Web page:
How to Spend 3 Days on the Mekong Delta
Three days on the Mekong Delta give you ample time to soak up the region’s relaxed pace of life. In addition to exploring canals by boat and islands by bike, you’ll have time to immerse yourself in the bustle of a floating market and experience local life during a homestay. Read on for the best way to experience the Rice Bowl of Southeast Asia.
Day 1: Essential Mekong Delta
Spend your first day gaining insight into local life on the Mekong River Delta. Start by visiting a floating market, where vendors sell fresh produce from wooden rowboats; tours typically visit either Cai Be or Cai Rang floating market. In addition to saving you the stress of arranging transfers by land and water, many sightseeing packages include a cruise along the Mekong’s palm-fringed canals, a visit to a fruit orchard, and a traditional Vietnamese lunch. Most multi-day tour packages include a local homestay, which offers the opportunity to get to know Mekong residents and enjoy a home-style Vietnamese dinner.
Day 2: Life on the Water
Devote day two to exploring out-of-the-way delta destinations. A private tour allows you to customize the day’s itinerary and removes the complication of arranging transportation in Vietnamese. Off-the-beaten-path places to consider visiting include Chau Doc, a Muslim floating village that’s home to a mosque and craft stores that specialize in weaving; Tra Su Mangrove Forest, which is best explored by boat during the rainy season in September and October, when a layer of green carpets the water; and Tan Lap Village, an ecotourism site surrounded by forests and waterways. Continue to stray from the tourist trail in the afternoon with a bike tour that allows you to explore rice paddies and rural villages at a relaxed pace. Tours typically stop at the village of Hoa Loc, home to traditional wooden houses.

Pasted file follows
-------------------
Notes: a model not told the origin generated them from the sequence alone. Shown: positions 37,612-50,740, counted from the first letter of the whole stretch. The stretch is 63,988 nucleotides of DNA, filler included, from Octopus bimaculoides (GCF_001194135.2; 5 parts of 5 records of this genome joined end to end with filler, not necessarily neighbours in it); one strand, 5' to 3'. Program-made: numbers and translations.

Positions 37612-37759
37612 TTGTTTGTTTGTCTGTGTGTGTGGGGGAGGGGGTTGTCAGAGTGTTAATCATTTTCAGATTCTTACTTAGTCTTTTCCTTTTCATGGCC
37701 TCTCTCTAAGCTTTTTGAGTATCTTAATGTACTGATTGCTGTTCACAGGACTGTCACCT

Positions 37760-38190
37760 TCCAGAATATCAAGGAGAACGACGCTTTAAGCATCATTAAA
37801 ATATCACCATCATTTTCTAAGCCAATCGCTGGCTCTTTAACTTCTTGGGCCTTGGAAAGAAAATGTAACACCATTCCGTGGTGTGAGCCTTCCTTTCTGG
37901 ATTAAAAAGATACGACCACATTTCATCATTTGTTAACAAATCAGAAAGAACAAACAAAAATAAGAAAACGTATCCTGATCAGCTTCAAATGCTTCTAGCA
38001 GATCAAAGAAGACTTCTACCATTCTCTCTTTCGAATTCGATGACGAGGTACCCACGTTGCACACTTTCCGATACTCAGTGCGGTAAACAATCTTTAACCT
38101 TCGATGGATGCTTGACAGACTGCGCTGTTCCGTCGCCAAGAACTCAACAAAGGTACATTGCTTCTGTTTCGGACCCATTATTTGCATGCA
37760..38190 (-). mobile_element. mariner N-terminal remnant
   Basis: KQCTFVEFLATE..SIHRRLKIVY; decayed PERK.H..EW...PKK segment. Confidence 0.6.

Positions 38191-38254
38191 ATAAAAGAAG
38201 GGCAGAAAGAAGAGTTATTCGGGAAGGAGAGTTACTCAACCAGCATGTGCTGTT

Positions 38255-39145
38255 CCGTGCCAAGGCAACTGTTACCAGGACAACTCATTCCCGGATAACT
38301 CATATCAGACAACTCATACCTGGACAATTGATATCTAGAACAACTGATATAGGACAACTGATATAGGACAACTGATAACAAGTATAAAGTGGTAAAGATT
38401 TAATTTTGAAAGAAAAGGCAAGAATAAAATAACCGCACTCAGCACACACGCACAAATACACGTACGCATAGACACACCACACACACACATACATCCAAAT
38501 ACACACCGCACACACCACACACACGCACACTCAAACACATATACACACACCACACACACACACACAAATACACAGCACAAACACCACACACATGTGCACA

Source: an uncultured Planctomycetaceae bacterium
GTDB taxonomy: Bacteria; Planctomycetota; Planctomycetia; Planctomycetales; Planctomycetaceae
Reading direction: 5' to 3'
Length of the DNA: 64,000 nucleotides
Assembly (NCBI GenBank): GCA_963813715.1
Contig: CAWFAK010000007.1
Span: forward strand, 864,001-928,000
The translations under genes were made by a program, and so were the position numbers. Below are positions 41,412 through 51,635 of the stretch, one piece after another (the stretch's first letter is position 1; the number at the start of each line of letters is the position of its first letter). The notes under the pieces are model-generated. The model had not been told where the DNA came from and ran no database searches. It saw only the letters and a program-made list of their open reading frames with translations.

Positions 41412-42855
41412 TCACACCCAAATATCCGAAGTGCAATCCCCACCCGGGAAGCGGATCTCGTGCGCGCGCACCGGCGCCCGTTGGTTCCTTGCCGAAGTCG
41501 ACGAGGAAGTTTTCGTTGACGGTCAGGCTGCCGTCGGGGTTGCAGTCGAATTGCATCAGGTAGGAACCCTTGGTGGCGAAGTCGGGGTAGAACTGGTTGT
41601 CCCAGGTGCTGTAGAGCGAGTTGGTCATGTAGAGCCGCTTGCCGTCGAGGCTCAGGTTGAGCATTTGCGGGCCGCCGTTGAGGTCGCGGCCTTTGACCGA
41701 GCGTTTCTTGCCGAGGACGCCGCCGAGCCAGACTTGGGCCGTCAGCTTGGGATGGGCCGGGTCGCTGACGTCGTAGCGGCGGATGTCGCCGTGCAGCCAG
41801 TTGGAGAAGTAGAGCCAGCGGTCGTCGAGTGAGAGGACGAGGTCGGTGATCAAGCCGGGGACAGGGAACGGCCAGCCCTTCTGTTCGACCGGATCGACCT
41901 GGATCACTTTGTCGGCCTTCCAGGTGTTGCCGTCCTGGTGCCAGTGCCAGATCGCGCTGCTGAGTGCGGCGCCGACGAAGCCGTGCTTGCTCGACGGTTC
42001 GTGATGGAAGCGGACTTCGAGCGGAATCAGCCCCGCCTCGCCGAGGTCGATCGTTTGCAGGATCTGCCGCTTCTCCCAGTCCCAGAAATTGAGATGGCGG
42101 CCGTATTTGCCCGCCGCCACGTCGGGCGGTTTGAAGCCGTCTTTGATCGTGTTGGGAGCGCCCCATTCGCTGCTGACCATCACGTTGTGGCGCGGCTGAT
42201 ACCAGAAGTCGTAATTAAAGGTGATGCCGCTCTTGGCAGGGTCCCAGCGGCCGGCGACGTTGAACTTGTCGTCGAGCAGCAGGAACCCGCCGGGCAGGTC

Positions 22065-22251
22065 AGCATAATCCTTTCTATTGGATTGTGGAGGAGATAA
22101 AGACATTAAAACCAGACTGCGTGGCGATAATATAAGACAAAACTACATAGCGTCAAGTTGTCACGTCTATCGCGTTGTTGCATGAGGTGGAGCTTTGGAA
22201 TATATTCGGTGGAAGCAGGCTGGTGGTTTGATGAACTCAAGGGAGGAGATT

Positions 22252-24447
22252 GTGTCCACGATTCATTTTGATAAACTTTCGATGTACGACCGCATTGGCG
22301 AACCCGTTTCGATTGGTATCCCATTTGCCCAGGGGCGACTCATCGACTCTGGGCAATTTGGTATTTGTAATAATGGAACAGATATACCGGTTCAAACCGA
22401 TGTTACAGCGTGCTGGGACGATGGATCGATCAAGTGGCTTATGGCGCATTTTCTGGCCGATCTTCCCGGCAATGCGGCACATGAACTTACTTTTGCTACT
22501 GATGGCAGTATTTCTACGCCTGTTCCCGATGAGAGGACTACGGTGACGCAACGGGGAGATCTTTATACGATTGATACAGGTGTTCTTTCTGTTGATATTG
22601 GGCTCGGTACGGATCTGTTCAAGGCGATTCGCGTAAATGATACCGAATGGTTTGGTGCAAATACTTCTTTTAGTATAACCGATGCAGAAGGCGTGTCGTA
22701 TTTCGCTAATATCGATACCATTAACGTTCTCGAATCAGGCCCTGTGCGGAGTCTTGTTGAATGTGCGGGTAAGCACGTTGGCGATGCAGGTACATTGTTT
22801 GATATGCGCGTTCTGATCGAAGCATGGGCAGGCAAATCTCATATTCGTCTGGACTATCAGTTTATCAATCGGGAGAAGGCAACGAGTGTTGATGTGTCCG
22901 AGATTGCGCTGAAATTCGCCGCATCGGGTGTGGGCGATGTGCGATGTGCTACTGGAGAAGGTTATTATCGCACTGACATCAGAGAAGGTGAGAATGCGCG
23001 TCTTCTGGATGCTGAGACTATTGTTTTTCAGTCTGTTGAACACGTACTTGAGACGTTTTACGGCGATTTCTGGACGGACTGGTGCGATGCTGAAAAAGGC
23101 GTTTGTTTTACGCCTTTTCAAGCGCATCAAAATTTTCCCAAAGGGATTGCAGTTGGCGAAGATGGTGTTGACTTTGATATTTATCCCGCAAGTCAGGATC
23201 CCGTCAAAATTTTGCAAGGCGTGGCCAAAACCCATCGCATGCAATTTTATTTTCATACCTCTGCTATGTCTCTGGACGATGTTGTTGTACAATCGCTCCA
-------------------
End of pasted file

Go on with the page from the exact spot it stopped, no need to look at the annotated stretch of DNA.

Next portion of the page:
Day 3: A Bounteous Crop
Your final day is for feasting on the local produce of the Mekong River Delta. Start with a cooking class, which will introduce you to ingredients and equipment that you may not have at home, before setting out to explore the My Tho region, where you’ll find farms and workshops that produce coconut candy, honey, and exotic fruits such as jackfruit, dragon fruit, and papaya. After lunch at a riverfront café, wander the lush temple gardens of Vinh Trang Pagoda, where three larger-than-life Buddhas smile down on visitors. Spend your last evening in Can Tho, the Mekong Delta’s largest city, where you can ease yourself back into modern life at a floating restaurant or waterfront bar.